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Accelerator

Here are the 7 incredible startups in the latest Remarkable program helping people with disabilities

- June 11, 2021 3 MIN READ
Cure Bionics founder Mohamed Dhaouafi (right)
Tech accelerator Remarkable has a new cohort of seven companies changing people’s lives.

Remarkable’s mission is to support startups harnessing tech to empower people living with disability. The organisation provides seed funding, mentoring, coaching, investor networks, expertise and guidance, with Alan Jones among the mentors individually guiding the founders.

The seven global ventures range from a Tunisian-based 3D printed bionic arms to an adaptive clothing designer featured in Melbourne Fashion Week.

The startups are now at the business end of the accelerator’s 14-week program, spending the final few weeks refining their business model, finding product market fit and developing their go-to-market strategy, in order to commercialise their technologies to help people with a disability.

Remarkable first emerged in 2016 as the startup venture arm of the Cerebral Palsy Alliance with support from icare NSW, the Telstra Foundation and VivCourt.  Since then, 32 startups have completed the program.

Remarkable founder Pete Horsley has more than a decade of experience in the not-for-profit sector focused on youth, social impact and innovation.

Horsley said that because of a shift to a virtual program to deal with pandemic restrictions means that they now have their first international founder from Tunisia as he looks to enter the Australian market.

Mohamed Dhaouafi is a 27-year-old Tunisian entrepreneur, electronics engineer and the founder of Cure Bionics. He is an Obama Africa Leader 2019.

Cure develops affordable 3D printed bionic prosthetics that are customisable, easy to use and imitate the biological human limb behaviour. They’ve also developed a therapeutic solution using virtual reality and gamification to help with rehabilitation.

Pete Horsley said he was especially excited about the 2021 cohort and despite the interruptions of the last 12 months, the startups that took part last year are already thriving.

“Although last year was challenging for many reasons, our 2020 cohort of startups were nonetheless able to achieve amazing results and accessed significant funding with a mean investment of $111k per start-up, including the initial $35,000 funding provided by Remarkable,” he said

“There truly has never been a better time to harness the power of tech to drive inclusion and accessibility and we can’t wait to witness the achievements of our 2021 cohort.”

The program climaxes with the Demo Day on Tuesday, July 13, with the founders showcasing the plans for their startups.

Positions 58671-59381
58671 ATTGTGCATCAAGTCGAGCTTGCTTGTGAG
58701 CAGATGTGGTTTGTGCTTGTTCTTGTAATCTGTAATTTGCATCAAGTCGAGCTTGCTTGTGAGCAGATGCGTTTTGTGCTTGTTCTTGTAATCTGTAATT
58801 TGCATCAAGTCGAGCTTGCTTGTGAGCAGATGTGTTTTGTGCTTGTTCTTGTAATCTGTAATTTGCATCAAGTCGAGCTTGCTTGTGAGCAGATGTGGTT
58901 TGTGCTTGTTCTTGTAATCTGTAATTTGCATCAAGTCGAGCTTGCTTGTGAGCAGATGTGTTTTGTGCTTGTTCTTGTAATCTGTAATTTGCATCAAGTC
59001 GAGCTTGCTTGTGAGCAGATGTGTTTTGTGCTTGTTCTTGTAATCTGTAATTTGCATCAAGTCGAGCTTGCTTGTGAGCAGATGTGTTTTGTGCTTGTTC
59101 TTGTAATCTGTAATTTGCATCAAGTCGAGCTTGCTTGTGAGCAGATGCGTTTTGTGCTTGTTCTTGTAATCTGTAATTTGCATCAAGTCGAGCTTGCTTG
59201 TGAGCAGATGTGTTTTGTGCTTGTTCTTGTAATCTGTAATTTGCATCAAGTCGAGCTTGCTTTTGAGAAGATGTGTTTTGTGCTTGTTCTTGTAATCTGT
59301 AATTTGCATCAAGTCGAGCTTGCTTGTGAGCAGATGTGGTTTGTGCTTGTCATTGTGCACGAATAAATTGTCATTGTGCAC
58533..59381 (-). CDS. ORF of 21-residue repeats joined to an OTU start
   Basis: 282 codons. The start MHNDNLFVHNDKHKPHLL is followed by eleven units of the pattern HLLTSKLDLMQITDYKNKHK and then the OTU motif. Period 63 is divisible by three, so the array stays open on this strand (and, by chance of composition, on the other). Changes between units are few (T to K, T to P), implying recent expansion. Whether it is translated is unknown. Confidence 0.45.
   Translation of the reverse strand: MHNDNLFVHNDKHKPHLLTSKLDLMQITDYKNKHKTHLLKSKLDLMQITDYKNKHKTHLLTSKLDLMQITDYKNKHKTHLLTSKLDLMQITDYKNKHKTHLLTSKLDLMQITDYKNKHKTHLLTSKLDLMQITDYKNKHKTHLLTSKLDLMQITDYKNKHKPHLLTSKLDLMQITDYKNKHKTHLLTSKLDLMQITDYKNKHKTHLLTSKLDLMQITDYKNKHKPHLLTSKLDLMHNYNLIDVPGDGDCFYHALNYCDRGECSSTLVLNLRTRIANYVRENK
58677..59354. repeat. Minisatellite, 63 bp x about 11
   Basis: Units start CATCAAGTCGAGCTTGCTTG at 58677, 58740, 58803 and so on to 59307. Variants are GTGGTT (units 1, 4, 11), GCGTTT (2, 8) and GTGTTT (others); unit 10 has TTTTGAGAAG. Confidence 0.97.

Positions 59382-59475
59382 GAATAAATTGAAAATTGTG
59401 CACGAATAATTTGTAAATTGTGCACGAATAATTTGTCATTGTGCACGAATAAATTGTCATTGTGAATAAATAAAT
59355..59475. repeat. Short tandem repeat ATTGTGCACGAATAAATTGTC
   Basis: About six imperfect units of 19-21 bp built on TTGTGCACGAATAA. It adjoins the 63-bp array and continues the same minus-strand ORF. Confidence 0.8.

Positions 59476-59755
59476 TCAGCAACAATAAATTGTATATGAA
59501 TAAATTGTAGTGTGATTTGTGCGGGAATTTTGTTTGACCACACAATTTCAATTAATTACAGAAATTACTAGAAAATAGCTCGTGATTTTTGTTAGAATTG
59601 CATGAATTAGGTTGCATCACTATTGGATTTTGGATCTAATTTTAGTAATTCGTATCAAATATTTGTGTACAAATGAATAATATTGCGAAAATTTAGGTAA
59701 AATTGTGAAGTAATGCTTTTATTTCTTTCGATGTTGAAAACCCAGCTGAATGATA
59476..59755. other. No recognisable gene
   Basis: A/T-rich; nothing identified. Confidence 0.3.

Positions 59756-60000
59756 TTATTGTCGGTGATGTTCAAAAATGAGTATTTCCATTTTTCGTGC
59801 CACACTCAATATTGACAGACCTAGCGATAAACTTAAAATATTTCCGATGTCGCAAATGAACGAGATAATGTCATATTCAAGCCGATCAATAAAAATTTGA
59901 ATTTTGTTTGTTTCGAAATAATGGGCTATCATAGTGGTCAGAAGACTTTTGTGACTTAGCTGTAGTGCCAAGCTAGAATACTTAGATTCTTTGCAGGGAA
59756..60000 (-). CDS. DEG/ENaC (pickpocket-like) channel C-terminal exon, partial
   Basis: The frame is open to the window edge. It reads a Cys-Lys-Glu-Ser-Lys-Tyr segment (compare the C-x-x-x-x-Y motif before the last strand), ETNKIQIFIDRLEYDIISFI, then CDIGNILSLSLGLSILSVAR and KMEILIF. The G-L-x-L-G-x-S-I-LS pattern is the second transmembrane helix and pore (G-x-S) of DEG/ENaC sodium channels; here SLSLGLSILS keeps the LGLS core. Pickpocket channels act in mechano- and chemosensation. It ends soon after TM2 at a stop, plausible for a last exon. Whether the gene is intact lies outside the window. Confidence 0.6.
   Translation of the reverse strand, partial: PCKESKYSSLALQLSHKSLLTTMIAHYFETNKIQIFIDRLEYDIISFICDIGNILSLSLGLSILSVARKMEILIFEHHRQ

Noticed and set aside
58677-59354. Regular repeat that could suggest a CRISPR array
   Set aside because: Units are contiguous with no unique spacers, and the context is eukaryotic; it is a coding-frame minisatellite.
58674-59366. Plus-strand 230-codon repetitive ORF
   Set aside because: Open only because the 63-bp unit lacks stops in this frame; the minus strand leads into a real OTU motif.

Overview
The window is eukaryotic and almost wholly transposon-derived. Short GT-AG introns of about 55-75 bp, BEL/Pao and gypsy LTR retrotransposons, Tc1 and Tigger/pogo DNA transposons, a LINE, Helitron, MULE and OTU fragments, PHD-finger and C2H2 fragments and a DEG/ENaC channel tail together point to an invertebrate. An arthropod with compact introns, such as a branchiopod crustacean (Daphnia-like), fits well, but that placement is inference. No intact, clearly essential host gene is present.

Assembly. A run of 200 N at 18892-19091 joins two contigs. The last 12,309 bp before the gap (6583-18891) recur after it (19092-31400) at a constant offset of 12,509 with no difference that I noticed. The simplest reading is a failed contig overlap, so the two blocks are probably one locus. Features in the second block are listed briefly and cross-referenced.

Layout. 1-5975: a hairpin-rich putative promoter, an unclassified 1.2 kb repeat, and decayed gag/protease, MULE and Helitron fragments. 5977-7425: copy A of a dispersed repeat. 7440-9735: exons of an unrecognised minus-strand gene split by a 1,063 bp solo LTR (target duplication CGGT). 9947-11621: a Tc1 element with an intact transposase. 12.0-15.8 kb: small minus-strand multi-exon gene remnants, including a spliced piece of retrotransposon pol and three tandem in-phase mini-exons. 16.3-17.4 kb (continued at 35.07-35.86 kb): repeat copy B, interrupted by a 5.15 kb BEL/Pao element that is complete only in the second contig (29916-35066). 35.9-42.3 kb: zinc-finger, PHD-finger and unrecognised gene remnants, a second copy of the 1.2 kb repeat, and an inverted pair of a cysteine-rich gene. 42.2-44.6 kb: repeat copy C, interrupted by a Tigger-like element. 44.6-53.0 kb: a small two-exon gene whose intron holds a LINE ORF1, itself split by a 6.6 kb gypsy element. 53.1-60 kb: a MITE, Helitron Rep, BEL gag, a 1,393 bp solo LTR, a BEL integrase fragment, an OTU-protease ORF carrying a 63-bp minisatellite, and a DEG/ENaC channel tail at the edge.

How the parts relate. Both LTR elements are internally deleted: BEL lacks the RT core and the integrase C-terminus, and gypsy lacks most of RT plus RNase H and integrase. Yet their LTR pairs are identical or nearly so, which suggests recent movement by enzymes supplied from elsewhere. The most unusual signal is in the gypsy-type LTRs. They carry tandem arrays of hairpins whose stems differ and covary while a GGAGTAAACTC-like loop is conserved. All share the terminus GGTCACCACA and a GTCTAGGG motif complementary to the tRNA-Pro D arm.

If you’re keen to find out more, you can register for the .

To give you a taste of what’s ahead, here are the startups in the Remarkable 2021 cohort.

Wearable & Co logo, which is their company name written in black bold font accompanied by the tagline 'Wear-able design for every-body'.

Wearable & Co is an inclusive and adaptive everyday clothing range, designed for all abilities to enable everyone the opportunity to feel their best selves.

 

Speckles logo, which is the company name written in bold, red font with the letter 'e' designed to look like an eye.

Speckles are experts in the field of children’s vision with fun and innovative products, including adjustable glasses for kids and eye patches kids want to wear, whilst providing education and support throughout your child’s vision journey.

Medistays logo, which is the company name written in bold, grey font accompanied by a light blue and grey graphic of the letter ‘M’.

Medistays is the leading Australian website assisting patients, carers and health care professionals to book hospital, NDIS accommodation and other accessible accommodation.

 

Humane logo, which is the company name written in bold, pink font accompanied by cursive, pink, line graphic.

Humane helps people with disability and their carers manage their funding efficiently by saving time and enabling them to make better care decisions.

 

Cure Bionics logo, which is the company name written in bold, teal font accompanied by patterned, cross, teal graphic.

Cure Bionics creates 3D-printed and customizable bionic arms that enhance the human body with multi-grip functionality and empowering aesthetics for below-elbow amputee adults and children aged 8 and above with the aim to make it more accessible and cool-to-wear.

 

Spix App is a tool for gamers with impaired speech to support social connection and rich interaction in-game.

 

Theraplay logo, which is their company name written in a capitalised multi-coloured font.

Theraplay.TV is a virtual program that builds the capacity of young people of all abilities as they play and interact with Yogacise, Ballet Fusion, Play Warrior, Pop n Lock’n, Cheer Club & TheraChill